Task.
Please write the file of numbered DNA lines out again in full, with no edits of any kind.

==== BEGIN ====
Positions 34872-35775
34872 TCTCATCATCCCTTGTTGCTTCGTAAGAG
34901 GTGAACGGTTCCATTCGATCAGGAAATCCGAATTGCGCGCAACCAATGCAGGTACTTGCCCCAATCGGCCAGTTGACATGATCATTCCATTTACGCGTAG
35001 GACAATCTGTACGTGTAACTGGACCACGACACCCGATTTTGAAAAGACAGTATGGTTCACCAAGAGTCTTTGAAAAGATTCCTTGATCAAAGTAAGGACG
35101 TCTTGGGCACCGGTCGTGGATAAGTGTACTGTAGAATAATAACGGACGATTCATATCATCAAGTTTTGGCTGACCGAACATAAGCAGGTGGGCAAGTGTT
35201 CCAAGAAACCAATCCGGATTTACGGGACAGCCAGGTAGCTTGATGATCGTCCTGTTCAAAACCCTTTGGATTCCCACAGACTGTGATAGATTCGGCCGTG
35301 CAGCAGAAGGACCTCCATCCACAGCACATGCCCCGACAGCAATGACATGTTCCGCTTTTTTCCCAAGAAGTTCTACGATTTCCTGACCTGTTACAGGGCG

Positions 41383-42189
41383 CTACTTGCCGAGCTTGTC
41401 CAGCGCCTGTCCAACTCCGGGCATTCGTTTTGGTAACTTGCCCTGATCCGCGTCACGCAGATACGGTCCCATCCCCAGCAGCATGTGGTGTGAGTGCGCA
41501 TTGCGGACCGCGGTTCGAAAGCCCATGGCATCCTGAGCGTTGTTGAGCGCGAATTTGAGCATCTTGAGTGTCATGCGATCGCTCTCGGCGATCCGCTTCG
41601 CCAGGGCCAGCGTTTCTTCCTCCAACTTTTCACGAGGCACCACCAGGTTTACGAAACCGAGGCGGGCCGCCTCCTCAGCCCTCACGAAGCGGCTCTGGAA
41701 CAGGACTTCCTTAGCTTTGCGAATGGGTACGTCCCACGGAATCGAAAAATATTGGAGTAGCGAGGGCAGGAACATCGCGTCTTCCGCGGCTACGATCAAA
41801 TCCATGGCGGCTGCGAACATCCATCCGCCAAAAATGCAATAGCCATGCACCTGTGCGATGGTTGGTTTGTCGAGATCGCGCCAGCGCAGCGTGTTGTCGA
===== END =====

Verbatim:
Positions 34872-35775
34872 TCTCATCATCCCTTGTTGCTTCGTAAGAG
34901 GTGAACGGTTCCATTCGATCAGGAAATCCGAATTGCGCGCAACCAATGCAGGTACTTGCCCCAATCGGCCAGTTGACATGATCATTCCATTTACGCGTAG
35001 GACAATCTGTACGTGTAACTGGACCACGACACCCGATTTTGAAAAGACAGTATGGTTCACCAAGAGTCTTTGAAAAGATTCCTTGATCAAAGTAAGGACG
35101 TCTTGGGCACCGGTCGTGGATAAGTGTACTGTAGAATAATAACGGACGATTCATATCATCAAGTTTTGGCTGACCGAACATAAGCAGGTGGGCAAGTGTT
35201 CCAAGAAACCAATCCGGATTTACGGGACAGCCAGGTAGCTTGATGATCGTCCTGTTCAAAACCCTTTGGATTCCCACAGACTGTGATAGATTCGGCCGTG
35301 CAGCAGAAGGACCTCCATCCACAGCACATGCCCCGACAGCAATGACATGTTCCGCTTTTTTCCCAAGAAGTTCTACGATTTCCTGACCTGTTACAGGGCG

Positions 41383-42189
41383 CTACTTGCCGAGCTTGTC
41401 CAGCGCCTGTCCAACTCCGGGCATTCGTTTTGGTAACTTGCCCTGATCCGCGTCACGCAGATACGGTCCCATCCCCAGCAGCATGTGGTGTGAGTGCGCA
41501 TTGCGGACCGCGGTTCGAAAGCCCATGGCATCCTGAGCGTTGTTGAGCGCGAATTTGAGCATCTTGAGTGTCATGCGATCGCTCTCGGCGATCCGCTTCG
41601 CCAGGGCCAGCGTTTCTTCCTCCAACTTTTCACGAGGCACCACCAGGTTTACGAAACCGAGGCGGGCCGCCTCCTCAGCCCTCACGAAGCGGCTCTGGAA
41701 CAGGACTTCCTTAGCTTTGCGAATGGGTACGTCCCACGGAATCGAAAAATATTGGAGTAGCGAGGGCAGGAACATCGCGTCTTCCGCGGCTACGATCAAA
41801 TCCATGGCGGCTGCGAACATCCATCCGCCAAAAATGCAATAGCCATGCACCTGTGCGATGGTTGGTTTGTCGAGATCGCGCCAGCGCAGCGTGTTGTCGA